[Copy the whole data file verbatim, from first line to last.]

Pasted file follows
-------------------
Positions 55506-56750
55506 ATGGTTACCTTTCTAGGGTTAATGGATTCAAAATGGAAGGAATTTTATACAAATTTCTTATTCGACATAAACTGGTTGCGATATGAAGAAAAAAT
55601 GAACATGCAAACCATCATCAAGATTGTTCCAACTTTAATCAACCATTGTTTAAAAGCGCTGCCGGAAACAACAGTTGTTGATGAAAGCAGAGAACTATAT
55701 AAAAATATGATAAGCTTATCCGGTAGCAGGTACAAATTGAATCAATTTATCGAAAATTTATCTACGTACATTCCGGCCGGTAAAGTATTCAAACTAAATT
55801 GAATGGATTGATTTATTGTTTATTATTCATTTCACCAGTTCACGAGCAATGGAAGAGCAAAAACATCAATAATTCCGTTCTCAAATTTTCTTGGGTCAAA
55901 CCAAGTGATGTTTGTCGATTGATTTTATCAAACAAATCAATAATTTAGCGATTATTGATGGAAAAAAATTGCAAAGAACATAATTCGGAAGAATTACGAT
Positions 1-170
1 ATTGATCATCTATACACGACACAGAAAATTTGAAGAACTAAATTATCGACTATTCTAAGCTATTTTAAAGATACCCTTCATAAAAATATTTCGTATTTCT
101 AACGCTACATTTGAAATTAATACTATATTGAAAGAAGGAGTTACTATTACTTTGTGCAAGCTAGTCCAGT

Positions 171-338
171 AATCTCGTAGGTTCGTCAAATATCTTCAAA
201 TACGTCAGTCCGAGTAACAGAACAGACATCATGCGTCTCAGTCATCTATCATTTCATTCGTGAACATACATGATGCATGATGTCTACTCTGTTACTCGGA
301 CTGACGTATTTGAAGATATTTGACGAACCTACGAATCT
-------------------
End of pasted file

Positions 55506-56750
55506 ATGGTTACCTTTCTAGGGTTAATGGATTCAAAATGGAAGGAATTTTATACAAATTTCTTATTCGACATAAACTGGTTGCGATATGAAGAAAAAAT
55601 GAACATGCAAACCATCATCAAGATTGTTCCAACTTTAATCAACCATTGTTTAAAAGCGCTGCCGGAAACAACAGTTGTTGATGAAAGCAGAGAACTATAT
55701 AAAAATATGATAAGCTTATCCGGTAGCAGGTACAAATTGAATCAATTTATCGAAAATTTATCTACGTACATTCCGGCCGGTAAAGTATTCAAACTAAATT
55801 GAATGGATTGATTTATTGTTTATTATTCATTTCACCAGTTCACGAGCAATGGAAGAGCAAAAACATCAATAATTCCGTTCTCAAATTTTCTTGGGTCAAA
55901 CCAAGTGATGTTTGTCGATTGATTTTATCAAACAAATCAATAATTTAGCGATTATTGATGGAAAAAAATTGCAAAGAACATAATTCGGAAGAATTACGAT
Positions 1-170
1 ATTGATCATCTATACACGACACAGAAAATTTGAAGAACTAAATTATCGACTATTCTAAGCTATTTTAAAGATACCCTTCATAAAAATATTTCGTATTTCT
101 AACGCTACATTTGAAATTAATACTATATTGAAAGAAGGAGTTACTATTACTTTGTGCAAGCTAGTCCAGT

Positions 171-338
171 AATCTCGTAGGTTCGTCAAATATCTTCAAA
201 TACGTCAGTCCGAGTAACAGAACAGACATCATGCGTCTCAGTCATCTATCATTTCATTCGTGAACATACATGATGCATGATGTCTACTCTGTTACTCGGA
301 CTGACGTATTTGAAGATATTTGACGAACCTACGAATCT